Brits are eating fewer vegetables due to the cost-of-living crisis in a concerning trend that is replicating the 2008 financial crisis.
Vegetable sales are down by nine per cent compared to last year according to supermarket data, matching a new survey by YouGov, in which 26 per cent of participants said they had bought fewer fresh vegetables due to financial pressures.
“Vegetables are increasingly being seen as an unaffordable luxury and we are seeing signs of a worrying decline in sales,” said executive director of the food poverty campaign group The Food Foundation, Anna Taylor.
This follows the same pattern as the financial crash of 2008 where fresh vegetable consumption fell by 7.8 per cent according to the Institute of Fiscal Studies. Campaigners are worried that, like in the previous crisis, the effects on public health and eating patterns will be felt for years to come.
“Our worry is that these new shopping patterns will become a habit that stays after the cost-of-living crisis has eased and will ultimately have a negative impact on the health of our nation,” said chief executive of Veg Power, an alliance in the food sector to encourage children’s fruit and vegetable consumption, Dan Parker.
“Food prices are going up,” said project manager at The Food Foundation, Rebecca Tobi. “This is the 13th consecutive month [food prices have] gone up. It’s the only part of the budget that you can squeeze. People are making difficult decisions.”
“When people need to make sacrifices, people are inclined to sacrifice veg,” Parker added.
In response, a new campaign is aiming to unite experts from supermarkets to chefs to help people and families eat more veg on a budget.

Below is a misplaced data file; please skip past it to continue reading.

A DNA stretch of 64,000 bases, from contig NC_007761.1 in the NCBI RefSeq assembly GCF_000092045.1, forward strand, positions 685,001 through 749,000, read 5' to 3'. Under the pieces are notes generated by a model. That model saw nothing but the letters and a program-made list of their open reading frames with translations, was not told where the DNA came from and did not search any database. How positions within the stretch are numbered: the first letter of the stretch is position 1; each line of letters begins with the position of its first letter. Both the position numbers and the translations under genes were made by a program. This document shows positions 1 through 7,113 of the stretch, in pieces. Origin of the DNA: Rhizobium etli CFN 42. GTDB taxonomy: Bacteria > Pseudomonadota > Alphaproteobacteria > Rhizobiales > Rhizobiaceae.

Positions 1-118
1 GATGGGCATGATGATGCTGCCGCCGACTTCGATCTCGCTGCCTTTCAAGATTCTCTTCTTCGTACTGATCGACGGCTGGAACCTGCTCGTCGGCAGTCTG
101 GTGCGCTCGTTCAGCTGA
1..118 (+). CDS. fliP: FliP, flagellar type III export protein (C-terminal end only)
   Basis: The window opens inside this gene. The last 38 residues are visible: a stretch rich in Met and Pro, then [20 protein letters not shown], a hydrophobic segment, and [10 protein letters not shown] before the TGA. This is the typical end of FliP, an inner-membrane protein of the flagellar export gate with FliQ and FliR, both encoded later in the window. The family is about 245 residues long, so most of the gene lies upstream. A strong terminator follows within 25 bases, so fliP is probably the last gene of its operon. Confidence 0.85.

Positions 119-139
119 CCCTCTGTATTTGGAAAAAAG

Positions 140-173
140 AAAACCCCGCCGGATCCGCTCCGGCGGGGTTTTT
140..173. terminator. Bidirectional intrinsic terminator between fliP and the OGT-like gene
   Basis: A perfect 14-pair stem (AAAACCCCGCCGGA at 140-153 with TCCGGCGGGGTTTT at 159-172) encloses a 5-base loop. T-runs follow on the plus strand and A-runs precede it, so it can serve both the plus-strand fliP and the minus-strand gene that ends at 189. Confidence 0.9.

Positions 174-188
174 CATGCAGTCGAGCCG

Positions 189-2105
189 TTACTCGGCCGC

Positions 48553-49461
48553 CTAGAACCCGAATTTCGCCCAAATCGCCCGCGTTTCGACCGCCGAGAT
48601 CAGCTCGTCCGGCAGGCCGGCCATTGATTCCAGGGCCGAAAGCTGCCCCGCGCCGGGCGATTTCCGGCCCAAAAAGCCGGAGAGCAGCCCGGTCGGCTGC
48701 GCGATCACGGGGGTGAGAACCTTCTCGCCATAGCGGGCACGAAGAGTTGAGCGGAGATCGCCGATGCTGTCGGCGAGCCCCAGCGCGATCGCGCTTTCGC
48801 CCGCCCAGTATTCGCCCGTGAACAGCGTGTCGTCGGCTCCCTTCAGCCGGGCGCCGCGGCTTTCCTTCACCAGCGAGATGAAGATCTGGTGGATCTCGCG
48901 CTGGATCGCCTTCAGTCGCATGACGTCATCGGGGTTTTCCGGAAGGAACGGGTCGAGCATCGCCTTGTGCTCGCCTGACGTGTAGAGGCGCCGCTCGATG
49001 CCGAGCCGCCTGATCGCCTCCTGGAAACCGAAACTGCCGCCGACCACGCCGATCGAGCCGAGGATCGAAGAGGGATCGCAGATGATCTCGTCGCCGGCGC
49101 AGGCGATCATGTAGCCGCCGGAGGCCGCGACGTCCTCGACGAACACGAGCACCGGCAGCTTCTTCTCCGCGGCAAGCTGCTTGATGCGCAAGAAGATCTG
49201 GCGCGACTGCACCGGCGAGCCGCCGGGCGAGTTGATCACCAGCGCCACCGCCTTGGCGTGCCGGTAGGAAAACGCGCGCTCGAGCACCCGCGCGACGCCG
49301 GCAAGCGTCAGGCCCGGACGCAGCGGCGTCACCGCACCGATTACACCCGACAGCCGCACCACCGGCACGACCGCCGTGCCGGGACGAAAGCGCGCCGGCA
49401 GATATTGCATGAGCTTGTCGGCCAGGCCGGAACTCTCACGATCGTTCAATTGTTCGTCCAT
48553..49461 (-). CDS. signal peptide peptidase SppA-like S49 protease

Hugh Fearnley-Whittingstall, Bee Wilson and Tom Hunt are among the chefs, nutritionists and child psychologists who will be answering questions directly from parents and carers via the Simply Veg campaign website, with a £50 prize for each question that is chosen.
“The challenge isn’t just that households can’t feed themselves well, but the problem is the message that eating healthily is expensive. We have to reframe that debate,” said ex-director of Sainsbury’s, Judith Batchelar, speaking at a launch event for the campaign at Jamie Oliver HQ.
“We can see the double challenge. It’s not only feeding veg to kids but feeding veg to kids on a budget,” said Fearnley-Whittingstall. “We need an extra rung of support for carers and families that are preparing veg.
“It’s worth reiterating the size of the prize – the extraordinary transformative impact that the success of this project would have,” added Fearnley-Whittingstall on what higher fruit and veg consumption could do for the nation’s health, education and environment.
One of the issues, along with the perceived expense of buying veg, appears to be the energy costs needed in preparing it said director of food aid charity, Food in Community, Chantelle Norton in May: “[Food bank] users are increasingly requesting foods which require minimal cooking due to high fuel costs.”
Chief executive of Veg Power, Dan Parker, said: “With Simply Veg we’re trying to make it as easy as possible for parents and carers to navigate their way through the cost-of-living crisis by embracing veg and pulses.
“The message that comes back to us from parents is simplicity is everything.
“We have recruited an amazing team of experts who have an incredible wealth of knowledge; chefs, nutritionists, gardeners, child psychologists. We’re going to challenge parents to ask questions and our experts to give simple answers,” he said.
More on the cost-of-living crisis